#1
I can play at a decent speed. Can legato fairly well, but seems when I try and go fast I get a lot of unwanted noise. It doesnt sound as clean as I would like.

What are some exercises I can put together to clean myself up?

I really want to get my trills fast (big dimebag fan) and a fast right hand.

Ideally I would like to get the domination guitar solo down perfectly clean as well as Primal Concrete Sledge by pantera too.


I'd really love to get a routine that I can practice on and will help me see results.

Anyone help me out?
#2
Only way to go fast and clean is to go dead slow and dead clean, then slowly build it up, over the course of months.

And always practice with a clean channel, and don't go quicker until its perfect at your present speed.
#3
All you can do is slow it down to a tempo that you can play it cleanly at, then gradually build from there.
#4
Also, what kind of unwanted noise? If it's a scratchy sound then it could be that your pick is angled rather than flat against the string.
#5
Quote by Cold Reader
Also, what kind of unwanted noise? If it's a scratchy sound then it could be that your pick is angled rather than flat against the string.

No its definitely a technique thing, the noise clears up if i slow down and really listen.

I need to work on my legato, trill, dexterity and right hand speed. any exercises which can boost these?
#6
In addition to the points that have been said about practicing slowly, I'd also add that if you are holding the pick too much at an angle, the attack will get more and more indistinct and noisy.
Last edited by harmony_melody_ at Jun 2, 2013,
#7
There's a sticky at the top of this forum called something 'You must read this first' or something. That has a fair bit of stuff about practicing.

Best thing that ever helped me was to separate 'practicing' from 'playing'.

Playing is learning songs and getting them good. Practicing is drilling on techniques that may not even sound much like music. Drilling is about building control and relaxation. Focus on control and relaxation and speed and accuracy follow of their own accord.

So when practicing, you are *never* thinking 'how fast can I get this', you are thinking 'can I get this perfect and stay relaxed'. When you have it perfect, and are completely relaxed, then go a bit quicker. When I started, I had a daily routine that would take me two hours to complete. After doing this every day for two years, I could play the same routine perfect in ten minutes. But it took the full two years of daily practice to get that kind of increase.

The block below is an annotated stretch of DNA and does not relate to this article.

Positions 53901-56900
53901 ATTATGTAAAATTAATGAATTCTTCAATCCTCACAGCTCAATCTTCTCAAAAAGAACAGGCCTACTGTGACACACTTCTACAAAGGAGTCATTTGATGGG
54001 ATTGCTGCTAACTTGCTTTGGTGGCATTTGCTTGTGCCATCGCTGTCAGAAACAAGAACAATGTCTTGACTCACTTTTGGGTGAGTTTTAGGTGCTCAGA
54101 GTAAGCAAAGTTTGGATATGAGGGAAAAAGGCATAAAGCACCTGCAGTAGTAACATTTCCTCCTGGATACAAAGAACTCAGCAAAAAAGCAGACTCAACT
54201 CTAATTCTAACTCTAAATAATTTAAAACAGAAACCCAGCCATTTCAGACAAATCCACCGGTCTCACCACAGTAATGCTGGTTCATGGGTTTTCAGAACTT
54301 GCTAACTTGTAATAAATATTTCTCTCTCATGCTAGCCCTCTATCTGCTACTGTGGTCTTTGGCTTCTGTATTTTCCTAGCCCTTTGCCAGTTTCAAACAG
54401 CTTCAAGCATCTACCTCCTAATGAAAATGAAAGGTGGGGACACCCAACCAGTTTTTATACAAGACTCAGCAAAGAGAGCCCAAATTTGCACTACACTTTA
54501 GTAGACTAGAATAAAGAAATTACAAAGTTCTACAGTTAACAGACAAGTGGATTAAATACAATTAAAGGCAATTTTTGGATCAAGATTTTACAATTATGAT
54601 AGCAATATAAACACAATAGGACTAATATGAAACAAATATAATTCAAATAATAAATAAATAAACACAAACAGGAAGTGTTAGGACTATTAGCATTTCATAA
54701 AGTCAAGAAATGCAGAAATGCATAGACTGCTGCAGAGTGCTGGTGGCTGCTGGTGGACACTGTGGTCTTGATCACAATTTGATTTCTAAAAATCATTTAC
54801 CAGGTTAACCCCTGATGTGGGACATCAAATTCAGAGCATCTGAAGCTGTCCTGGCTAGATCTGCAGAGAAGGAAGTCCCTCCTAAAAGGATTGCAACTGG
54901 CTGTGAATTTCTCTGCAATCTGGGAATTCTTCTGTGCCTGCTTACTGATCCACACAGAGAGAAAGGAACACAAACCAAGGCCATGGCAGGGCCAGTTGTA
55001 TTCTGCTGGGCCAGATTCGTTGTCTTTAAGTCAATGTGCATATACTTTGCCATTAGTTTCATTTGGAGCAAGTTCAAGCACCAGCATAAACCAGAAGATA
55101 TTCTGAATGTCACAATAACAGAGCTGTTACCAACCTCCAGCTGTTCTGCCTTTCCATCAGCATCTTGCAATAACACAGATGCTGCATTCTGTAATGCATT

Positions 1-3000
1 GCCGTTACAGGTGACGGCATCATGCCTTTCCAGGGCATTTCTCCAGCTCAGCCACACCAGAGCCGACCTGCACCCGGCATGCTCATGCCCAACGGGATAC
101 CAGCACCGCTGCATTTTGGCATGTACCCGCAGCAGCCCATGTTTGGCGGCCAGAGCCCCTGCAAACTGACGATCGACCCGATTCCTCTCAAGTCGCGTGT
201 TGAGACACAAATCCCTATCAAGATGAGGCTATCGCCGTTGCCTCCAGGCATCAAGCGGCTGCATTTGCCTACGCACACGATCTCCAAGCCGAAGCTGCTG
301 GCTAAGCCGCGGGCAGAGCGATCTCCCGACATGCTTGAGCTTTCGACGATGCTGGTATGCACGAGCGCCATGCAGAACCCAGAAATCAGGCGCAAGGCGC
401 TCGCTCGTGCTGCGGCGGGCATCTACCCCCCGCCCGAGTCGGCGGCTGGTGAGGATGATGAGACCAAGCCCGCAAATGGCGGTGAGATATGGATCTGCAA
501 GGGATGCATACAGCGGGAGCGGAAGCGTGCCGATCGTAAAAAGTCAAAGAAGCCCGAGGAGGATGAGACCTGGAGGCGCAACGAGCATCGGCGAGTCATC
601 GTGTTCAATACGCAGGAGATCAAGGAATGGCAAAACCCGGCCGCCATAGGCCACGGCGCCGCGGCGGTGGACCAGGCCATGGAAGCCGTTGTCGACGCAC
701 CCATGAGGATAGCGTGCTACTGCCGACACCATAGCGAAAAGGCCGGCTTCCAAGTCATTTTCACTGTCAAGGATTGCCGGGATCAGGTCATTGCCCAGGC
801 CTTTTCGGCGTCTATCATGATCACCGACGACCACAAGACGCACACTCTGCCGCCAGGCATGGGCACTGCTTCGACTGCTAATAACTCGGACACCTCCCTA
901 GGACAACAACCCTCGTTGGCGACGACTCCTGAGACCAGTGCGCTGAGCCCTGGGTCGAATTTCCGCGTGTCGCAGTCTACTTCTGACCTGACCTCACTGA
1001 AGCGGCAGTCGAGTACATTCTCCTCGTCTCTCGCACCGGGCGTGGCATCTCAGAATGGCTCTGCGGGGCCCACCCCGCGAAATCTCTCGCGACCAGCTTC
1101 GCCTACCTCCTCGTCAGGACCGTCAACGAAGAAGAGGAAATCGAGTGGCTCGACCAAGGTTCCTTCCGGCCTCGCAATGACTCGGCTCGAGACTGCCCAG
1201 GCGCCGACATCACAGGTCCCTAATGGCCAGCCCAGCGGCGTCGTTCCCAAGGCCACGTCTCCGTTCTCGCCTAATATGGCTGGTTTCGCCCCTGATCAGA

And always, always practice on a clean channel. Otherwise you'll never know if its perfect.
#8
Quote by Bowkore
I can play at a decent speed. Can legato fairly well, but seems when I try and go fast I get a lot of unwanted noise. It doesnt sound as clean as I would like.

What are some exercises I can put together to clean myself up?

I really want to get my trills fast (big dimebag fan) and a fast right hand.

Ideally I would like to get the domination guitar solo down perfectly clean as well as Primal Concrete Sledge by pantera too.


I'd really love to get a routine that I can practice on and will help me see results.

Anyone help me out?


Yep.Lets say you play on the 7th fret G string the D note.The underside of the index finger of your left hand lightly touches the B and E strings muting them and while you are already fretting the D note the tip of your finger that frets the note slightly touches the above(physically) string muting it.The remaining strings (5 and 6 th string) are taken care using your righ hand palm.

So next time you practise lets say scale...you ll move this setup around until it becomes second nature.For example if you play a note at the low E string you underside of your left hand is more than enough to mute everything and the tip of the fretting hand doesnt need to touch the string above cause there is no string above .But as you ascend you put all these muting techniques to play.Until you master muting speed is irrelevant.Fast noise is just that,fast noise .